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Will the size of the ECB’s QE be big big enough to push the euro even lower? It does not have to be that extreme: Draghi could find a way to surprise the markets and weigh on the common currency.

The team at Goldman Sachs explains:

Here is their view, courtesy of eFXnews:

Goldman Sachs expects the ECB to announce on Thursday a sovereign debt purchasing program sized between EUR500bn and EUR1trn with purchases to be mutualized.

We think full mutualisation will be more effective in impacting EUR/USD. That is because the Euro downtrend has in our minds always been about regime change at the ECB, the switch to a more activist central bank that began with President Draghi’s pre-announcement of the deposit rate cut in May,” GS argues.

The cleanest continuation of that regime break would be to announce fully mutualised bond buying, not least since this would go furthest towards relaxing fiscal constraints on the periphery, thereby boosting inflation expectations,” GS adds.

But even if sovereign bond purchases end up not being fully mutualised, GS thinks President Draghi will find a way to surprise the market on the dovish side (potentially on the size of the program or speed of purchases). GS outlines 2 reasons behind this:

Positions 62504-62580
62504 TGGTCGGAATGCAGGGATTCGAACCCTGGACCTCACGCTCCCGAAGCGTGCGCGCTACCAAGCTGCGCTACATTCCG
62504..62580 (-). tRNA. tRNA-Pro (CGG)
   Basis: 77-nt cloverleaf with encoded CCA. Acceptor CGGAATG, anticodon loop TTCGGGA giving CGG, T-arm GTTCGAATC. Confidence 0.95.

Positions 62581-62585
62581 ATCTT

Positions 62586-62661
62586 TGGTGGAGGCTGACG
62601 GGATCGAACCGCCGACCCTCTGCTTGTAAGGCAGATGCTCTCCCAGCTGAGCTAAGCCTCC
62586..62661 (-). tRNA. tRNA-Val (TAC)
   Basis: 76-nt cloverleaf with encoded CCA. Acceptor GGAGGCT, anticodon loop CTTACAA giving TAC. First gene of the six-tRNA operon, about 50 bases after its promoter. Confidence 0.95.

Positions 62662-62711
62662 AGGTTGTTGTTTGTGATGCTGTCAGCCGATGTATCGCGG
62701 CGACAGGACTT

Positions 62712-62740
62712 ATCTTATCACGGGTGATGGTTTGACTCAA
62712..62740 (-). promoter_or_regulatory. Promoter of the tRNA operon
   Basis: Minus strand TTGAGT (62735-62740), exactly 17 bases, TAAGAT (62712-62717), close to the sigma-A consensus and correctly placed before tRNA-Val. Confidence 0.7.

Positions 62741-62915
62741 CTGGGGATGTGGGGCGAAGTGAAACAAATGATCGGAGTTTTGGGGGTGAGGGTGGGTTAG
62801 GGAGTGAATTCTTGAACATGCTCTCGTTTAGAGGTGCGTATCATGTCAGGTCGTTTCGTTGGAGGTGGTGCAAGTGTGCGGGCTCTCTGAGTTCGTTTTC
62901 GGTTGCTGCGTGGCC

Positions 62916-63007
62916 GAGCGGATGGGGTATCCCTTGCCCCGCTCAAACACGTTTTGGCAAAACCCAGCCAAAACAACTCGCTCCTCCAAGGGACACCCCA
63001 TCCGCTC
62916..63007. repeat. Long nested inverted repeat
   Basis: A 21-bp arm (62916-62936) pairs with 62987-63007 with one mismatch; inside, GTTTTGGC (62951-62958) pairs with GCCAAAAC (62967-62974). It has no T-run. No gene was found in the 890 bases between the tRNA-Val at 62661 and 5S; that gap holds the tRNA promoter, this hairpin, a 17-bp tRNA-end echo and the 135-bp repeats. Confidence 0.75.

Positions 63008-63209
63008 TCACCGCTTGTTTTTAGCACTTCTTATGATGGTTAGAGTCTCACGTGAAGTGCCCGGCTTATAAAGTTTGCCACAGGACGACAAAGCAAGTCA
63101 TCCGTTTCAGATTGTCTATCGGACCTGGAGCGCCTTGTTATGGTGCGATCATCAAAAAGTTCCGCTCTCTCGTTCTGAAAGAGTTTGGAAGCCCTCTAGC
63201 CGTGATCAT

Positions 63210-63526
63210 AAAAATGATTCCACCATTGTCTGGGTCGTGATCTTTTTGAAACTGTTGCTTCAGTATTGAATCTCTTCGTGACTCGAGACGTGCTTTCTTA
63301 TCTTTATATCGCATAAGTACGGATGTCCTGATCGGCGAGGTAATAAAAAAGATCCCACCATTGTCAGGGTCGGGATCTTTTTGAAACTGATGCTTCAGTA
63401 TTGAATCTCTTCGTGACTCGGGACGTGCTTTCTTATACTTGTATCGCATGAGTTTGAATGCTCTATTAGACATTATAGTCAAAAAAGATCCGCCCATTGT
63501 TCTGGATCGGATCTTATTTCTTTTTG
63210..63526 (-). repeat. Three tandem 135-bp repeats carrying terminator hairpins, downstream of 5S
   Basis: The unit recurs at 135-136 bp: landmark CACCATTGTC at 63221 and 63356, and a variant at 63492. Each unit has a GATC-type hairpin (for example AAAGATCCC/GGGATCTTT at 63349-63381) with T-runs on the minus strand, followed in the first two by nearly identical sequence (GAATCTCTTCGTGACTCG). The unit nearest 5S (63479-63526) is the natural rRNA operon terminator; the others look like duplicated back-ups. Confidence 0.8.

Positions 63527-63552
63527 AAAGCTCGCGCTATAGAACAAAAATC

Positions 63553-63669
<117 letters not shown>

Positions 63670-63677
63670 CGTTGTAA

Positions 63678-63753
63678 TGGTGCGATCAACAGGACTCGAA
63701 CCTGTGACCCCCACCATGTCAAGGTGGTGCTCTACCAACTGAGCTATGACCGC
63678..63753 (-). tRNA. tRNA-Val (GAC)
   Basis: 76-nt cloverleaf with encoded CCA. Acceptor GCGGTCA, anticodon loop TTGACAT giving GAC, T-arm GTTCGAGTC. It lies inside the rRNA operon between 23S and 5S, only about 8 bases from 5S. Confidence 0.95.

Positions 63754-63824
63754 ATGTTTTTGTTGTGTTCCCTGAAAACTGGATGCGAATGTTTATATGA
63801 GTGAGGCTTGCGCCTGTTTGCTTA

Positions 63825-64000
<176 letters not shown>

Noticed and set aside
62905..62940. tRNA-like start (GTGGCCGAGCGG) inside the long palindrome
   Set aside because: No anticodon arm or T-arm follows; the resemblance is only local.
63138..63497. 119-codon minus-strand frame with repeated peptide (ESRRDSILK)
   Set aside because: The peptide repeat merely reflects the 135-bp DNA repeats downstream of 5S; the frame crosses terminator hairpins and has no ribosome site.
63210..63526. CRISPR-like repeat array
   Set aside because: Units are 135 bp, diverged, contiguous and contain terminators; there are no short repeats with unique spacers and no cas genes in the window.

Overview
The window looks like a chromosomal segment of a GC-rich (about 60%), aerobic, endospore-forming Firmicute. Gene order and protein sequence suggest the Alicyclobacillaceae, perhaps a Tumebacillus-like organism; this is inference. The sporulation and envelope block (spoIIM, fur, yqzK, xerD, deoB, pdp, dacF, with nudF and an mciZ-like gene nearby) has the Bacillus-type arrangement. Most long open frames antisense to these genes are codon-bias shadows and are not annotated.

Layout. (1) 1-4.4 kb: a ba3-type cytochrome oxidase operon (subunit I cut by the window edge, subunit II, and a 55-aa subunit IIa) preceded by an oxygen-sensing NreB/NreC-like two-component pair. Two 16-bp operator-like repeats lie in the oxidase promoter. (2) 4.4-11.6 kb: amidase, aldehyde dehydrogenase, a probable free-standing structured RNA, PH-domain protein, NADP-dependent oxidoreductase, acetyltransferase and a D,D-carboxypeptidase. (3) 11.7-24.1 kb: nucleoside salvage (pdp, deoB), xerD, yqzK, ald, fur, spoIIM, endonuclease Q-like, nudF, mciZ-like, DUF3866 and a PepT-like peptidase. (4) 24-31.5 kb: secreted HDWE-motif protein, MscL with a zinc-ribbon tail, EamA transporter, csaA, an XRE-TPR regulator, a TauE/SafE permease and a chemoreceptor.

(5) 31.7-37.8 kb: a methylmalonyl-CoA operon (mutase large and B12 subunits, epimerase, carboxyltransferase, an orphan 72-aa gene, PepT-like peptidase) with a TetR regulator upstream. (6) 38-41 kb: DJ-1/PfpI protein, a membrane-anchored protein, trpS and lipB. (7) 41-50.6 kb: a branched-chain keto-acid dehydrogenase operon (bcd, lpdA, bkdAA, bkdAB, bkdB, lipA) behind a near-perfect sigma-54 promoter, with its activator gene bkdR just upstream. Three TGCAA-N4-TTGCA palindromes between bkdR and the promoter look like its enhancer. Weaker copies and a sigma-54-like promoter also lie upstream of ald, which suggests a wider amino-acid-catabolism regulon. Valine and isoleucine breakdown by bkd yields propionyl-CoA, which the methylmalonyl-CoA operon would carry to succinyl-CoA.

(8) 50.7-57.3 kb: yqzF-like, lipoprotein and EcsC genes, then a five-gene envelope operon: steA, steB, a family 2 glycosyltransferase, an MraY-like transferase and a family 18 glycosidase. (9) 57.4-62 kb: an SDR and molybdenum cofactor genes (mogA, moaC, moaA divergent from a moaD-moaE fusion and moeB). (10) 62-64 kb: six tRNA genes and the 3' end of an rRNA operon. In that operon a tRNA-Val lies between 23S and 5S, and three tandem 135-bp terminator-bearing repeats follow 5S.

“First, sovereign QE would put the ECB on the sidelines for some time, much like the BoJ, which after the start of QQE in April 2013 was only able to step back into the ring in October 2014. The cost of underwhelming the market is therefore large, since the ECB would have to live with the outcome for some time,” GS clarifies.

EURUSD overshot rate differentials by a largin margin due to OMT

“Second, to a significant degree low inflation in the Euro area reflects past Euro strength, because the OMT caused a sharp appreciation of EUR/$ between mid-2012 and early 2014, far above what rate differentials were justifying. This appreciation was essentially a large, deflationary shock for a region where growth was already struggling and now needs to be reversed by driving EUR/$ significantly below fair value, as our forecasts imply. Even though the Euro is clearly not a policy target for the ECB, we think a lower Euro is therefore a necessary condition for ECB QE to be a success,” GS adds.

In short, we continue to see this week’s ECB meeting as a catalyst for EUR/$ lower,” GS concludes.

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